SAN FRANCISCO -- Nvidia Corp. said a ruling issued Monday (July 26) by the U.S. International Trade Commission finding that some of its products violate patents held by Rambus Inc. would have "no impact" on customers.
The ITC issued a cease-and-desist order to bar the importation and sale of certain chips made by Nvidia after finding that the devices violate patents three held by Rambus. The cease-and-desist order is subject to review by the White House.
An Nvidia spokesperson said the company would take a license from Rambus that Rambus was required to make available as a condition of a 2009 settlement with the European Commission.
In addition to Nvidia, the ITC order is directed at several Nvidia customers, including Hewlett-Packard Co., ASUS Computer International Inc. and Palit Microsystems Ltd.
The spokesperson for Nvidia (Santa Clara, Calif.) said via email that the "mixed" ruling by the ITC favors Rambus on three patents and Nvidia on two.
The administrative law judge's January ruling found that two the Rambus patents involved in the case were invalid and unenforceable.
"There will be no impact on our customers or our business as a result of this ruling," the spokesperson said. "We intend to take advantage of the mandatory European Commission License that is available. This will allow us and our partners to continue our business under the terms of that license and prevent the enforcement of any exclusion order. In the meantime, we intend to appeal the case to the Federal Circuit Court of Appeals and continue to press our arguments on these patents before the USPTO."
The U.S. Patent and Trademark Office last year rejected 49 claims in patents that Rambus asserted against Nvidia. Rambus (Los Altos, Calif.) continues to fight that ruling.
The mandatory European Commission License is made available by Rambus as a condition of a 2009 settlement between Rambus and the European Commission, which had been investigating Rambus for supposed anti-competitive behavior. Rambus was required to make available for a period of five years a license to certain of its patents on memory controllers and certain memory.
"This is the license we intend to take from them within the 60-day presidential review period," the Nvidia spokesperson said.
The ITC ruling, which applies to chips having synchronous DRAM, affirmed a decision by one of the organization's administrative law judges in January. The ITC investigation followed a complaint filed by Rambus in December 2008.
Rambus said in a statement that under the ITC's limited exclusion order, the infringing products may be imported and sold during a 60-day presidential review period if Nvidia posts a bond. The commission has specified that the bond amount is 2.65 percent of the entered value of the subject imports.
A spokesperson for Nvidia said the company planned to post the bond to comply.
"We are extremely pleased with the ITC’s decision to issue a limited exclusion order, signaling the strength of our innovation efforts beyond the Farmwald-Horowitz patents of our founders," said Thomas Lavelle, Rambus' senior vice president and general counsel. "The value of our patented inventions has been recognized by our current licensees, and we will continue our efforts to license others."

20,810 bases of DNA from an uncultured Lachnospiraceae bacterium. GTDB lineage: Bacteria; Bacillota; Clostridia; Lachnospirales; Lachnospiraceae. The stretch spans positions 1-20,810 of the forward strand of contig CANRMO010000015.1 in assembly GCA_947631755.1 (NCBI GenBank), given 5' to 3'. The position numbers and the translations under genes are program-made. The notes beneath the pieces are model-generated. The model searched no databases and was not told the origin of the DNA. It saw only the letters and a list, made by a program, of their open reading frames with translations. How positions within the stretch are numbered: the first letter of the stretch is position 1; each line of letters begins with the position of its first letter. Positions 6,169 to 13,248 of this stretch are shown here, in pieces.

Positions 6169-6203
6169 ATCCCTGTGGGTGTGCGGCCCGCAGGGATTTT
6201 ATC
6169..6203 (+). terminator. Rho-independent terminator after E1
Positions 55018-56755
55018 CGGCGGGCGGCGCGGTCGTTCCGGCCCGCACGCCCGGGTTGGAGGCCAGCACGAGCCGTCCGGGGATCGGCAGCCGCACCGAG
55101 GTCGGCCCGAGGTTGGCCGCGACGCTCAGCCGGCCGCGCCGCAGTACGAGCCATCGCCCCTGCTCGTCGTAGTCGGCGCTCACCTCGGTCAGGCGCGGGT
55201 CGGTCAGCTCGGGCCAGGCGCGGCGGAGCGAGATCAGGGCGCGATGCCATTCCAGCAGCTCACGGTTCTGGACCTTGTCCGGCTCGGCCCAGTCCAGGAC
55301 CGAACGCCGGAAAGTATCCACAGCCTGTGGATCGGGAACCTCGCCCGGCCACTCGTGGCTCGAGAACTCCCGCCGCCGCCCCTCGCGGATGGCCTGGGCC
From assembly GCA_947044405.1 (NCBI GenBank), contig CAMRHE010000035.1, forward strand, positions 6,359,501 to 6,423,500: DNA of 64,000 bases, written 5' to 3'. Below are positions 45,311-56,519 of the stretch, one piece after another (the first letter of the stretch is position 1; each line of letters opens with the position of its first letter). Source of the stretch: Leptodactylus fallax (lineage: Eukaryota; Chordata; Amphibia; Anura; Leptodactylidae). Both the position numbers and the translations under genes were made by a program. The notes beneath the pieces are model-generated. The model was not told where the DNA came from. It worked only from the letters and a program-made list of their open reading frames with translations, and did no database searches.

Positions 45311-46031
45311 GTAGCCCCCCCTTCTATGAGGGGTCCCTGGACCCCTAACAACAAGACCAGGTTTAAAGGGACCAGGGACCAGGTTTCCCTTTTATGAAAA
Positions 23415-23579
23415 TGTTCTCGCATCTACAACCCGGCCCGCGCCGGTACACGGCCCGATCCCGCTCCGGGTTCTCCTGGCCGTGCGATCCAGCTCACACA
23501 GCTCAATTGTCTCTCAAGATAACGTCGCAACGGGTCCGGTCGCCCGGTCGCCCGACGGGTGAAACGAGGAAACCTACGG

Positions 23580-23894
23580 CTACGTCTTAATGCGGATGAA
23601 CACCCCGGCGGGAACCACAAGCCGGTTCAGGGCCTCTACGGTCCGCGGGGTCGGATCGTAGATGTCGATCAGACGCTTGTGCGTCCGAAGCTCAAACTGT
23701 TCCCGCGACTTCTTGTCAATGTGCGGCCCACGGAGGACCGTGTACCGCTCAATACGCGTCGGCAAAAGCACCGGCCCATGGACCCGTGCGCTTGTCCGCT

what you guys are missing is rambus started offering their IP to the industry over 10 years ago...the industry blew them off, stole their IP, and conspired against the Intel selected rambus design for dram, driving it from the market...rambus is consistently winning in courts and government commissions...nvidia, samsung, etc....neither of these guys would have signed if they had not lost or were facing loss in courts...what's sad is rambus has to bring these companies to court to get what is legally theirs
USPTO and the likes should perhaps be more strict in granting patents?
I agree with Feory. At times I think the current IP protection system is defeating its purpose.New legislation should be put in place to put an end to certain abuses of the system, in my opinion.
Less than 2 weeks ago, Rambus proudly announced the issuance of their 1000th patent, and noted they have over 700 applications pending.
For such a small company, this seems absurd. Yes, I know they are an IP licensing company, so patents are what fuel their revenue. But our patent system is so broken, at some point people are patenting things that were either already invented or are so obvious to a skilled engineer that nobody can design anything without infringing on someone's patent and risking a lawsuit.
The patent madness has really gotten out of control over the last couple decades, to the point where the patent system is seriously stifling innovation.
There is nothing to worry. All these firms violate patents with ease and settle among themselves when lawyers have become richer. The reality is that engineers get peanuts while the lawyers smile home and depress earnings. I do not worry over these rulings because it is part of the trade. Sue me and I sue you; lawyers seat over a bottom of wine, sign some documents, visit the bank and everyone is settled. White House must not follow the ITC in this case. All semiconductor firms violate patents daily and Nvidia must not be destroyed.
Nvidia must be careful that it does not go out of business. It just a bad press from Businessweek last week, now this one. They need to put that firm back to its old glorious days.
David Patterson, known for his pioneering research that led to RAID, clusters and more, is part of a team at UC Berkeley that recently made its RISC-V processor architecture an open source hardware offering. We talk with Patterson and one of his colleagues behind the effort about the opportunities they see, what new kinds of designs they hope to enable and what it means for today’s commercial processor giants such as Intel, ARM and Imagination Technologies.